When the child is engaging in some activity, you can talk about it: "How nicely you are stringing those beads!" "It's time to put the toy engine in your toy box." "Alice wants another ride in your automobile." In this way the child associates the clearly spoken word with the object or action that is of immediate interest to him. This is a natural way to build a meaningful vocabulary.
When we are hurried and worried about many things, we cannot always reward the child by showing our interest or giving him a smile when he displays the characteristics that we want him to develop. But our interest is most important. Instead of being annoyed by his questions, we should commend his curiosity even though we cannot satisfy it. When he has taken initiative or shown resourcefulness, it does take thought, but very little time, to smile and say, "You did that all by yourself," or, "You found some-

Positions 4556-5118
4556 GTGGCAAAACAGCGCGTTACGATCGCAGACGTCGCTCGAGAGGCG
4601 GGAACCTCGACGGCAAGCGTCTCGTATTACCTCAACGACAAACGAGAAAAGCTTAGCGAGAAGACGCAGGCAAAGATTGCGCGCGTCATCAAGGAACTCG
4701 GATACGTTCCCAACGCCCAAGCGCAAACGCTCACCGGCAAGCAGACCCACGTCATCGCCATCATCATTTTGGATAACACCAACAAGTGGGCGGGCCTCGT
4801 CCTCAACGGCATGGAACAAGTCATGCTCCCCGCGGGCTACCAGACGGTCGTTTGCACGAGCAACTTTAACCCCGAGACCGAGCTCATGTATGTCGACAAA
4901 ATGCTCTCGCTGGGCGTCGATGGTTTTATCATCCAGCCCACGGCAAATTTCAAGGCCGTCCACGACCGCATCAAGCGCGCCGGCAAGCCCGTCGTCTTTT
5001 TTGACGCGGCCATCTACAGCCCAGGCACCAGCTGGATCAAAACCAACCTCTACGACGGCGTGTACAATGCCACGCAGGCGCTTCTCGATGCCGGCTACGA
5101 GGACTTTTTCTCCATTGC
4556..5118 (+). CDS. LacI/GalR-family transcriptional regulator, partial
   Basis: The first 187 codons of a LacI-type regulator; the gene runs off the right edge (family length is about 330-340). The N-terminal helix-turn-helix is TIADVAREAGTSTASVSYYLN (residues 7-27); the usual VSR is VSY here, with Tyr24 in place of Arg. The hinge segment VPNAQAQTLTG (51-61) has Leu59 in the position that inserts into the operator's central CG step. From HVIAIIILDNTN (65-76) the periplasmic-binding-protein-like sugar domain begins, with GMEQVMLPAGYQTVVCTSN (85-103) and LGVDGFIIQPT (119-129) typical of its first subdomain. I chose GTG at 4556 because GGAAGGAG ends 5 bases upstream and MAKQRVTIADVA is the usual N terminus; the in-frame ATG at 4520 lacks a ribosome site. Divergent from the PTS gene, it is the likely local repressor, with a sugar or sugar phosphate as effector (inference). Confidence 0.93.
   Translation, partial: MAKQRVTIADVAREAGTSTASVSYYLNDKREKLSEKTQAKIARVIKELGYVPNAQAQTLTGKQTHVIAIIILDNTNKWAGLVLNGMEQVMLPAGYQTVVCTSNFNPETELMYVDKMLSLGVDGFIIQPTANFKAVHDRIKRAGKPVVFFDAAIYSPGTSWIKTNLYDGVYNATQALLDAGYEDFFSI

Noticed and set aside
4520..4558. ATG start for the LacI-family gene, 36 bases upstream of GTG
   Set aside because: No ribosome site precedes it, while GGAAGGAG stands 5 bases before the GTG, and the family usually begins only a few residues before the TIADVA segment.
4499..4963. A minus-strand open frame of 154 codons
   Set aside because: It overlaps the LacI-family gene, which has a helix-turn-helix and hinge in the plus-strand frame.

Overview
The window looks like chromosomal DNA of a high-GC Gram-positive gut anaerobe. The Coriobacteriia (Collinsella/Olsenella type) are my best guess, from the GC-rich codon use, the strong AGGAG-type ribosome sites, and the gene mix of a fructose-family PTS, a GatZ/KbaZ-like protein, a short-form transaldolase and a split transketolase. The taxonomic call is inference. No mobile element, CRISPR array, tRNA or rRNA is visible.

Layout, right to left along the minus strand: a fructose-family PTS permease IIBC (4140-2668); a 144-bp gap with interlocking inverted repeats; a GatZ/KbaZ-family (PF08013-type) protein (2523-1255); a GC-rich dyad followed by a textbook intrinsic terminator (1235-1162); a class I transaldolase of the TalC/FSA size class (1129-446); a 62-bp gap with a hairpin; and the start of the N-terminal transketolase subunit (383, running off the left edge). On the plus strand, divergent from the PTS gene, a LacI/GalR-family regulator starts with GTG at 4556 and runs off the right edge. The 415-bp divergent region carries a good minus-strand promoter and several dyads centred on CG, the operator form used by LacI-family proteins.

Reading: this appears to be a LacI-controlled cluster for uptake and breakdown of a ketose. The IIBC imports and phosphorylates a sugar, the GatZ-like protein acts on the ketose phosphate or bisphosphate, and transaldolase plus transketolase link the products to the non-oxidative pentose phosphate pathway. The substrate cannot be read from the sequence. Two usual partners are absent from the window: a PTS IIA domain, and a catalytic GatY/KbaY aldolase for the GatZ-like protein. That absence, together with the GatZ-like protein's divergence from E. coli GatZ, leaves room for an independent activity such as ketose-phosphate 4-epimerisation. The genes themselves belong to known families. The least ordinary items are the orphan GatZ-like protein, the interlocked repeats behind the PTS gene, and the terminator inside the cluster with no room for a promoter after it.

118 HELPING YOUR CHILD IMPROVE HIS READING
thing interesting to do without my telling you." Children will repeat behavior that is approved by the persons they love.
If a child, for any of a number of reasons, is slow in his language development, the home can do more than the school to build his vocabulary and ability to communicate. Listening and speaking are both involved. We can give him directions to carry out: "Billy, please bring me my hat, my gloves, and my pocketbook." After reading him a story that he wanted to hear, encourage him to talk about it, or make another ending, or tell a story of his own. Let him play "waiter"—let him take your order and repeat it when he comes back: "Here is your chicken soup," "Did you enjoy the baked potato?" "Was ice cream the dessert you ordered?"
A toy telephone is an excellent means of encouraging correct and fluent speech. If the child mumbles, say, "Sorry, you'll have to speak more clearly. This is a very poor connection." Playing "radio announcer" also gives him an incentive to improve his oral speech.
Playing with children who speak clearly is even more effective. The other children will not try to understand the child who mumbles or talks incoherently. Consequently, they will not do what he wants. Often they will refuse to play with him.